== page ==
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Brexit Food Price Index (BFPI), January Update

Posted by minteclimited on Oct 28, 2019 9:48:39 AM

 

Mintec Brexit Food Price Index Methodology

The purpose of this Brexit food price index is to measure the changes in the price of selected food categories that are reportedly highly sensitive to the outcome of the Brexit process, particularly since the referendum in June 2016. The index will be updated and reported on a monthly basis.

Categories have been weighted based on the value of UK agri-food imports from the EU, with the fruit and vegetables category carrying the highest weighting, as the UK has a significant deficit in fruit and vegetable production.

The overall index (Chart 1) shows a spike after the referendum and has since been maintained at this high level. Various categories have driven the index at different points; however, the drivers have not been limited to Brexit, as discussed within the various categories below.

graph-3

Source: Mintec Analytics

graph2-1

Source: Mintec Analytics

Analysis by Category

Fruit and Vegetables
The UK fruit and vegetable index dropped by 6% in December compared to November. Higher tomato supplies from the Dutch market has weighed on prices. Heavy rains seen over a few weeks in October and November resulted in extreme flooding, which continued to strengthen UK potato prices in December. For the onion market, increasing supplies of onions from the Netherlands and Egypt into the UK has resulted in lower prices. Also, a larger availabity of British apple led to lower apple prices. Thus, a decline in apple, tomato, and onion prices have weighed on the fruit and vegetables index.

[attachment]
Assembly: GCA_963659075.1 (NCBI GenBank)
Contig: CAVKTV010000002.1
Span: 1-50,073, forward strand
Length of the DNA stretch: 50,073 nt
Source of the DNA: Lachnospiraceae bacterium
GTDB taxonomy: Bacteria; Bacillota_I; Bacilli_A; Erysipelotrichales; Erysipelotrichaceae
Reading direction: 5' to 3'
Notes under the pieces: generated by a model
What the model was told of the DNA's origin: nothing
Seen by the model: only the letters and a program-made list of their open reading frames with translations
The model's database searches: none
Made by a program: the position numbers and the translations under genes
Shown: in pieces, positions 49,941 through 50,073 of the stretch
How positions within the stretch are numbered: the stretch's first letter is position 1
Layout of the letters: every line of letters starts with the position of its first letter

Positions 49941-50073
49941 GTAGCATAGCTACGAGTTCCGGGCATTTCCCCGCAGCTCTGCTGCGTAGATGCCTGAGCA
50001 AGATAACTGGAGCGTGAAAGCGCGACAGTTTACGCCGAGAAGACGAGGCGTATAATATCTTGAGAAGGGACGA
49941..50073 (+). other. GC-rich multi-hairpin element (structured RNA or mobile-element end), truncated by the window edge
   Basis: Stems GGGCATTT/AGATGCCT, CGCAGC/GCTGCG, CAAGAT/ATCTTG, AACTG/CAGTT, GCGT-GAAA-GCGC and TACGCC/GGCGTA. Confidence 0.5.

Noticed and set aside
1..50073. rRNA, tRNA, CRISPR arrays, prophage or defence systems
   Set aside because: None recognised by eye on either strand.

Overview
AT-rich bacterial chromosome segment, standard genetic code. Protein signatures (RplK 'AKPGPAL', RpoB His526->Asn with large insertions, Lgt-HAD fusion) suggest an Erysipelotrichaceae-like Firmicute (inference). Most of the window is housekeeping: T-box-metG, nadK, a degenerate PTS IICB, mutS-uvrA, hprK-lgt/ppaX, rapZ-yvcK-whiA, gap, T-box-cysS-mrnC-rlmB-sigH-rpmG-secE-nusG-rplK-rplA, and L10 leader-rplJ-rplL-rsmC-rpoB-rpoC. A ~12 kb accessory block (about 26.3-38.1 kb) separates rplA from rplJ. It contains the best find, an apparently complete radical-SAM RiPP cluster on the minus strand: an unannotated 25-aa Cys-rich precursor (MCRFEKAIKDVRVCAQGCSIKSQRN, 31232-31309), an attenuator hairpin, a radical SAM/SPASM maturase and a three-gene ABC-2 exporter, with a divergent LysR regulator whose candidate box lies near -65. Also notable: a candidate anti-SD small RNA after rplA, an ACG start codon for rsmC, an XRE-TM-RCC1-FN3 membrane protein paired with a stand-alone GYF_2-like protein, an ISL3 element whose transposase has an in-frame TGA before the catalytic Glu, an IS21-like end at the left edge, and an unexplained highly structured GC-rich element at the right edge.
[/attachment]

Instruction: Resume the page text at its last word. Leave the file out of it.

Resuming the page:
Meat
The UK meat index increased slightly by 1% m-o-m in December, driven by an increase in UK beef and pork prices. UK pork prices remained strong in December on the back of booming shipments, which rose 13% y-o-y in November, to reach 22,400 tonnes. Total pork exports to China between March and December 2019  more than doubled that of the year before, whereas exports to the EU were reduced during the same period. Similarly, beef prices were also driven by an increase in exports by 23% y-o-y in November to reach 12,800 tonnes, supporting price increases. Throughout 2019, beef exports continued to track above 2018 levels. Overall, an increase in demand during Christmas has been the main contributing factor to the upward movement in the meat index.

Dairy
The UK dairy index declined slightly in December, falling by 1% m-o-m, mainly influenced by lower prices of butter which were down 3.5% from November. Butter prices traditionally fall in December, signalling a slowdown in festive demand.  In 2019, prices for Christmas-related dairy products fell further and sooner than expected, according to the AHDB.

Grains